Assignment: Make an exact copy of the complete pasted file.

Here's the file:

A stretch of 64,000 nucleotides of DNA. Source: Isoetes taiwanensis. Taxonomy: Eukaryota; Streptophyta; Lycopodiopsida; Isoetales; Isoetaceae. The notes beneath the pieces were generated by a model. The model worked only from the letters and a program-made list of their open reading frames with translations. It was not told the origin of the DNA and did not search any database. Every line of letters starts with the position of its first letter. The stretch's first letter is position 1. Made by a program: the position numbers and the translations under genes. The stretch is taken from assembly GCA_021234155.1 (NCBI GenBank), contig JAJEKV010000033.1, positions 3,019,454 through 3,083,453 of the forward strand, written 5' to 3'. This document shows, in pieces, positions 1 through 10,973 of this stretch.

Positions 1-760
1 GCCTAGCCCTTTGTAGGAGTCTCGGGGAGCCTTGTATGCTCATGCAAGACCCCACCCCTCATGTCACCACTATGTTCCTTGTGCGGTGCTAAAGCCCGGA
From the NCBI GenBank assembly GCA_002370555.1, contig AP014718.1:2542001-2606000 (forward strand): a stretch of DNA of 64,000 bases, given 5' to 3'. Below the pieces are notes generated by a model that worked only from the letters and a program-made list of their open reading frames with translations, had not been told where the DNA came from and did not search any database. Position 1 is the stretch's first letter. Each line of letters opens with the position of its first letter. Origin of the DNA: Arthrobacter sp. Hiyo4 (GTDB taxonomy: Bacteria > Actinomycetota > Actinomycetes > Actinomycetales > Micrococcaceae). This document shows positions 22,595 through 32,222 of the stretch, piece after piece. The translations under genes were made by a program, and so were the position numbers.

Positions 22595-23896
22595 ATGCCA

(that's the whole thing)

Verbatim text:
A stretch of 64,000 nucleotides of DNA. Source: Isoetes taiwanensis. Taxonomy: Eukaryota; Streptophyta; Lycopodiopsida; Isoetales; Isoetaceae. The notes beneath the pieces were generated by a model. The model worked only from the letters and a program-made list of their open reading frames with translations. It was not told the origin of the DNA and did not search any database. Every line of letters starts with the position of its first letter. The stretch's first letter is position 1. Made by a program: the position numbers and the translations under genes. The stretch is taken from assembly GCA_021234155.1 (NCBI GenBank), contig JAJEKV010000033.1, positions 3,019,454 through 3,083,453 of the forward strand, written 5' to 3'. This document shows, in pieces, positions 1 through 10,973 of this stretch.

Positions 1-760
1 GCCTAGCCCTTTGTAGGAGTCTCGGGGAGCCTTGTATGCTCATGCAAGACCCCACCCCTCATGTCACCACTATGTTCCTTGTGCGGTGCTAAAGCCCGGA
From the NCBI GenBank assembly GCA_002370555.1, contig AP014718.1:2542001-2606000 (forward strand): a stretch of DNA of 64,000 bases, given 5' to 3'. Below the pieces are notes generated by a model that worked only from the letters and a program-made list of their open reading frames with translations, had not been told where the DNA came from and did not search any database. Position 1 is the stretch's first letter. Each line of letters opens with the position of its first letter. Origin of the DNA: Arthrobacter sp. Hiyo4 (GTDB taxonomy: Bacteria > Actinomycetota > Actinomycetes > Actinomycetales > Micrococcaceae). This document shows positions 22,595 through 32,222 of the stretch, piece after piece. The translations under genes were made by a program, and so were the position numbers.

Positions 22595-23896
22595 ATGCCA